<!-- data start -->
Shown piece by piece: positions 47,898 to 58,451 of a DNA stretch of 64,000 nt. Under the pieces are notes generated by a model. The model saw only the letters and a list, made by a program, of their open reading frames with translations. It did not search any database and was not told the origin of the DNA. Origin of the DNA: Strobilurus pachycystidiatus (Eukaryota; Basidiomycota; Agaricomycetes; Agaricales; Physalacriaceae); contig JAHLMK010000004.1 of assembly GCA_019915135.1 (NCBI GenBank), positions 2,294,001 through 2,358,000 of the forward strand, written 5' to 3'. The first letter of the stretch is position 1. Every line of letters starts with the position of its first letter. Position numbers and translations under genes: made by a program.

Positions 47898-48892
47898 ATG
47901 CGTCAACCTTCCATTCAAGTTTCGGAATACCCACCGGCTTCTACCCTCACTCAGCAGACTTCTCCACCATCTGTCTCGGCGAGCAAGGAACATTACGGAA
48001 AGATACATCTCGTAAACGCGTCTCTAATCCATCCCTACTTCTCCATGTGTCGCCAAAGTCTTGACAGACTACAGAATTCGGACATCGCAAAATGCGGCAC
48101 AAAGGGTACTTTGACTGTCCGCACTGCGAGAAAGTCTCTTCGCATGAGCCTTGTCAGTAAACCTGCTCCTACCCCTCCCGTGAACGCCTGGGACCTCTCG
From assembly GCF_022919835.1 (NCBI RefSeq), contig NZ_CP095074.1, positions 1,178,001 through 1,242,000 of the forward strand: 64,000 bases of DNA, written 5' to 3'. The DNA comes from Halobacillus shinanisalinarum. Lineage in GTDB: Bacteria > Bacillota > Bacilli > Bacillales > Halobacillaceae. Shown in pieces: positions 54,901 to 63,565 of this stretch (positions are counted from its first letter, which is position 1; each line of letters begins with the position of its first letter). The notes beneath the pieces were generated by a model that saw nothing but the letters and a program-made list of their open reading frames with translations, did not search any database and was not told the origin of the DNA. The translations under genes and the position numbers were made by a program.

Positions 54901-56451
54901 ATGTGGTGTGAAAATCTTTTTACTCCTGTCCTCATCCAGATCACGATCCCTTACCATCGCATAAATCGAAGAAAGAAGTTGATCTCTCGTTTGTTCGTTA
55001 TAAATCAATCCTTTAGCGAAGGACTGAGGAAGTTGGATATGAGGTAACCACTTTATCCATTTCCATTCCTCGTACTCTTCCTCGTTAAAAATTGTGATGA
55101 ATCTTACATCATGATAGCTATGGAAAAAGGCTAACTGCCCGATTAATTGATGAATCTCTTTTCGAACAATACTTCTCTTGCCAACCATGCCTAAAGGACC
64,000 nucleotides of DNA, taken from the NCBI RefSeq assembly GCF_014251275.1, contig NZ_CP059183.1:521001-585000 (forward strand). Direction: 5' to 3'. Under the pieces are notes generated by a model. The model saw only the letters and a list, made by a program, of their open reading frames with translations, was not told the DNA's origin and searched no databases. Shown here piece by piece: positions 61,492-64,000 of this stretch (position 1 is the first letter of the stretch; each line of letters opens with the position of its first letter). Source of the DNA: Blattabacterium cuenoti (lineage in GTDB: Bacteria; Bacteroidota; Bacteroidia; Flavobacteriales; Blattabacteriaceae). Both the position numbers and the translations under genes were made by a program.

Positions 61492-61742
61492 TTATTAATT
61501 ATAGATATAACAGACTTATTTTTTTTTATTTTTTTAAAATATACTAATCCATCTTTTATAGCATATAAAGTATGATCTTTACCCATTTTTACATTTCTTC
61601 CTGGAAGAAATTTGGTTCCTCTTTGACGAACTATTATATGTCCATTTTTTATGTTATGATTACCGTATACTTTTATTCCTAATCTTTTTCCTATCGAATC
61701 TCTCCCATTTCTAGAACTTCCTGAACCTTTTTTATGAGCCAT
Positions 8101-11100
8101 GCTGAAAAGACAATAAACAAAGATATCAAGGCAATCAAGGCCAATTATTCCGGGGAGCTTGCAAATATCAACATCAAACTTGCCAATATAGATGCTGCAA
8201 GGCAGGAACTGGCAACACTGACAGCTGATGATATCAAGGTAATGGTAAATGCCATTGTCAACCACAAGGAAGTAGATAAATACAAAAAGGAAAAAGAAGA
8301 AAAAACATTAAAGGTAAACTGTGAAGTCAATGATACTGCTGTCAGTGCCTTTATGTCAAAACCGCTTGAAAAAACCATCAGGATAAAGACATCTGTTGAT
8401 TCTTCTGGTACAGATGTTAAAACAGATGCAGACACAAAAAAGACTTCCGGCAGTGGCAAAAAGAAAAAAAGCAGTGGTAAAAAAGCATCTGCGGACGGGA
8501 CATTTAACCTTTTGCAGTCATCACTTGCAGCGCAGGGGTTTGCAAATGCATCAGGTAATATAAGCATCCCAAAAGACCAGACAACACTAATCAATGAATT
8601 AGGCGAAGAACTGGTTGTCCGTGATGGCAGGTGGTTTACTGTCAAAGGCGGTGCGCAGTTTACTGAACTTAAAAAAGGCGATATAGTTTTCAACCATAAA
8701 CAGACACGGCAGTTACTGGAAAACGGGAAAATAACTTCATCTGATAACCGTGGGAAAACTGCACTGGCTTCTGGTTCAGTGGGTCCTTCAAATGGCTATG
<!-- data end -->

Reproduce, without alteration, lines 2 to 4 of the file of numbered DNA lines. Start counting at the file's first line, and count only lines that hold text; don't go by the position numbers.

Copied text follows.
Positions 47898-48892
47898 ATG
47901 CGTCAACCTTCCATTCAAGTTTCGGAATACCCACCGGCTTCTACCCTCACTCAGCAGACTTCTCCACCATCTGTCTCGGCGAGCAAGGAACATTACGGAA